A Partial List of People* Who Have Ignored Me

Ananda: She was the first to ignore me. (You always remember the first.) An old yoga teacher who at one time invited me to parties and included me on an email list of her goings-on, Ananda seemed to be the type who would be happy to reconnect in the FB-iverse. Sure, I didn’t attend any of the parties she invited me to, but that wasn’t personal. I barely attend parties period. She stopped teaching my Mysore class a couple of years ago after growing skeptical of ashtanga so I only see her every now and again.

Conspiracy theory: None. I think Ananda is choosy or I offended her during one of my ill-fated attempts at being funny.

Diss rating (on a scale of 1-10): 4
Can I refrain from bringing up Facebook next time we run into each other? Will one of those blank FB profile pics hover between us for all eternity?

Kelly: If I don’t hear back about a friend request for a few days, usually I don’t take it personally. Some folks are more involved in FB-ing than others. Maybe she created the account and walked away, I reason. Not all of us are so fascinated by our pasts that they spend hours scrolling through pictures of random guy we knew in high school. Some people dislike nostalgia. (And good for them.)

After I friended Kelly—at the suggestion of a mutual acquaintance—I forgot about it until I received the automated message from the FB gods that Kelly had accepted the friend request of another one of our mutual friends who I’d told that Kelly was now on FB. Oh really. I clicked over to Kelly’s profile, still hidden to me because I was not an official friend. “Friendship Request Pending” it read. Oh. Really. So that’s how it’s going to be.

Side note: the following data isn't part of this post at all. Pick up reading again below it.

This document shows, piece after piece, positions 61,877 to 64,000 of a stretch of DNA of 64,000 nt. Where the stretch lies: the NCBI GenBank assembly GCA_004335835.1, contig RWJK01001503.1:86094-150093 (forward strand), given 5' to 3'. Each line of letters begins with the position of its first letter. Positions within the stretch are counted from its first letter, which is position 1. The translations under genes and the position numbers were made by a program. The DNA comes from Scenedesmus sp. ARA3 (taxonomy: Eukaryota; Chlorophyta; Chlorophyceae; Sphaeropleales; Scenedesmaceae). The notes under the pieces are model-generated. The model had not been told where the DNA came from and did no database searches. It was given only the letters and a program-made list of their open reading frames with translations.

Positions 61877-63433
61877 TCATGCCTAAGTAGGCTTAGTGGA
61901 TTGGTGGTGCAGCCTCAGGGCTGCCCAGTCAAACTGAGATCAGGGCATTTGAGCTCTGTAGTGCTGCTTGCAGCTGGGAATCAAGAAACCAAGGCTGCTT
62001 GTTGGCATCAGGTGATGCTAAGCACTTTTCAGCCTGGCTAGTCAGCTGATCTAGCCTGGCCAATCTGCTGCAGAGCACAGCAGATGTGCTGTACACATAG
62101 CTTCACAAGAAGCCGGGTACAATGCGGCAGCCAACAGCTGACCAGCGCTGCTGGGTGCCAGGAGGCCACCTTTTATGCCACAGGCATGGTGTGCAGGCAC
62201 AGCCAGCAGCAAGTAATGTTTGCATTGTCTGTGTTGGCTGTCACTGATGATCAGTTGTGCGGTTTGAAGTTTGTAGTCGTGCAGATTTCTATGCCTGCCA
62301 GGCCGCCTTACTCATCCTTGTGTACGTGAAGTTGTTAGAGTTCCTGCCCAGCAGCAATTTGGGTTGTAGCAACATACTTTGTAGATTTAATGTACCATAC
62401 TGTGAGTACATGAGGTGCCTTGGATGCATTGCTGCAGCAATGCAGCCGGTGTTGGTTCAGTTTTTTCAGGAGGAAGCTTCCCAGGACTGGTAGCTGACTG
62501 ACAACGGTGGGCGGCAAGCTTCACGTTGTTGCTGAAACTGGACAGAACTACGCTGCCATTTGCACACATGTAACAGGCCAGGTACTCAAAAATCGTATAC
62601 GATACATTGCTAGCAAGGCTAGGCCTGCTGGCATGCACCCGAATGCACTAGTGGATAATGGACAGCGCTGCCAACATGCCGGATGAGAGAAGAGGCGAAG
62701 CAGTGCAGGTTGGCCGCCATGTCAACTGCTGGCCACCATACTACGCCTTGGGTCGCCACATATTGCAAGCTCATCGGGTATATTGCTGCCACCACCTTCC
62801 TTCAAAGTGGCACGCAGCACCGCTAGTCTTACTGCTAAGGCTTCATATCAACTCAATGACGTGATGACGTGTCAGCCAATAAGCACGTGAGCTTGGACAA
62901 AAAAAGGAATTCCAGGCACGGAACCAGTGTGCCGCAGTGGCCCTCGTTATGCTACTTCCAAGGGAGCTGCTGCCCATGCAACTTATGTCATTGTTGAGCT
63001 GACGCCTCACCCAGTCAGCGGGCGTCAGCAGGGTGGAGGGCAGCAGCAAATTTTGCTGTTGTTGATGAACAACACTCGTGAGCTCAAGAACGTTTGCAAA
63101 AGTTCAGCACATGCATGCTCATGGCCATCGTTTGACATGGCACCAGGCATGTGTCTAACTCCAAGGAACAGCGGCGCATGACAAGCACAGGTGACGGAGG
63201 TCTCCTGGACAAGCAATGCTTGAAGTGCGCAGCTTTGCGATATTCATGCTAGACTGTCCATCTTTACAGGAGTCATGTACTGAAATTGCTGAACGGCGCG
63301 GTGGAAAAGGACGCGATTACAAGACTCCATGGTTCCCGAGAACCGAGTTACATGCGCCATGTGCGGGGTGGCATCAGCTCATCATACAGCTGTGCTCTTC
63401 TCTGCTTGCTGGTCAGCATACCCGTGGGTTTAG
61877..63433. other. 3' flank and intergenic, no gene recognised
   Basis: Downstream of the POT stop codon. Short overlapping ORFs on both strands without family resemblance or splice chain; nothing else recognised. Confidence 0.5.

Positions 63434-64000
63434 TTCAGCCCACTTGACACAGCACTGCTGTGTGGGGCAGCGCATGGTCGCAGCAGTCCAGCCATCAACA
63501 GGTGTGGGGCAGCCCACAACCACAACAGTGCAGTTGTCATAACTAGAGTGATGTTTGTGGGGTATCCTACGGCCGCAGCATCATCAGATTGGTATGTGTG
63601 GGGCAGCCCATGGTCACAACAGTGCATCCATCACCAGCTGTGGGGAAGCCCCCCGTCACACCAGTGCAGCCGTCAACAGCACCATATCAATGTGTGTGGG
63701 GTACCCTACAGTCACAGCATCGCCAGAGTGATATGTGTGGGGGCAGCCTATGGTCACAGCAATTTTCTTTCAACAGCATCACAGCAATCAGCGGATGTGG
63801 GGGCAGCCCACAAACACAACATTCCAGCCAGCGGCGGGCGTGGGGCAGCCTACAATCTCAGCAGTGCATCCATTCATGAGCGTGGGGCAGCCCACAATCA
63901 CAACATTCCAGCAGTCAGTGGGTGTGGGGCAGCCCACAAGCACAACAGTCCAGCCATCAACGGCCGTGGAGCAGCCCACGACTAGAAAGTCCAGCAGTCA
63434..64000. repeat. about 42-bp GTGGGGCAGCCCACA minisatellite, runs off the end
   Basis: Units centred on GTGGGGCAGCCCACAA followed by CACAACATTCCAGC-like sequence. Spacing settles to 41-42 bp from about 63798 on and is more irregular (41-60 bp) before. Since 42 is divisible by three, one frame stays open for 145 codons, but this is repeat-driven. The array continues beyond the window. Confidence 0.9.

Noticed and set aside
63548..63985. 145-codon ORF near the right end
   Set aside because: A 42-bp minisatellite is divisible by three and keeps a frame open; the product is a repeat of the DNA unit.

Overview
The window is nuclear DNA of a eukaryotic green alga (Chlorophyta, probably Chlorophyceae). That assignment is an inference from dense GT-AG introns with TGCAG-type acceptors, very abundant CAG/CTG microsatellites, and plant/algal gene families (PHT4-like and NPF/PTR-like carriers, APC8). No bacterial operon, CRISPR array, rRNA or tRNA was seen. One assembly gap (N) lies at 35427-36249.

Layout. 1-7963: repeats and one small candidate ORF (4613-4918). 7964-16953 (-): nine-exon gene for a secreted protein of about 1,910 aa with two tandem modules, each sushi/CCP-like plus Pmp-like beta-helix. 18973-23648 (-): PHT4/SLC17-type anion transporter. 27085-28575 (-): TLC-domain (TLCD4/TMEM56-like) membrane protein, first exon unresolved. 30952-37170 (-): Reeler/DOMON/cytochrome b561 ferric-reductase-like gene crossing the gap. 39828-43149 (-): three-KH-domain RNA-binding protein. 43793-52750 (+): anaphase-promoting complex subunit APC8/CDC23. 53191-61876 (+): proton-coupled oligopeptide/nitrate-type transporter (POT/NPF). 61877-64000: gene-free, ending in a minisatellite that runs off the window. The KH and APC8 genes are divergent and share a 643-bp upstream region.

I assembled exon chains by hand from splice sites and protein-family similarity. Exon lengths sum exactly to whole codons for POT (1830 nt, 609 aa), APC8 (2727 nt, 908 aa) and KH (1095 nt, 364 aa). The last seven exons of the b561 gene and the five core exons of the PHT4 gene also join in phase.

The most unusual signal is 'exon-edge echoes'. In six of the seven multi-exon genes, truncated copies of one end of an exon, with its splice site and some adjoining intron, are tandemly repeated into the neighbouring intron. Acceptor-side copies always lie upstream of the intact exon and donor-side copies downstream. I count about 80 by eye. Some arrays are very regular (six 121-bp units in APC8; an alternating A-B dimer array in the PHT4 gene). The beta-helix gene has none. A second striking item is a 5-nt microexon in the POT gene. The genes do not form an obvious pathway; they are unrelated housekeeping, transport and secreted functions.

Conspiracy theory: After racking my brain for possible fights with Kelly-- a partner-in-underage-drinking and concert-going my senior year of high school--and coming up nil, I let my imagination toy around with the possibilities like a cat tossing around a half-dead mouse. We lost touch during our freshman year of college. One of our last conversations involved her trying to convince me that one of the popular girls from my high school was actually pretty cool. They were dorm mates and friends. (The horror!)

“She likes The Smiths,” Kelly had said as proof of Miss Popular’s viability.

No way. She can’t. She’s not allowed to, I had thought. “Uh okay,” I said.

“No really. She’s cool. You might like her now.”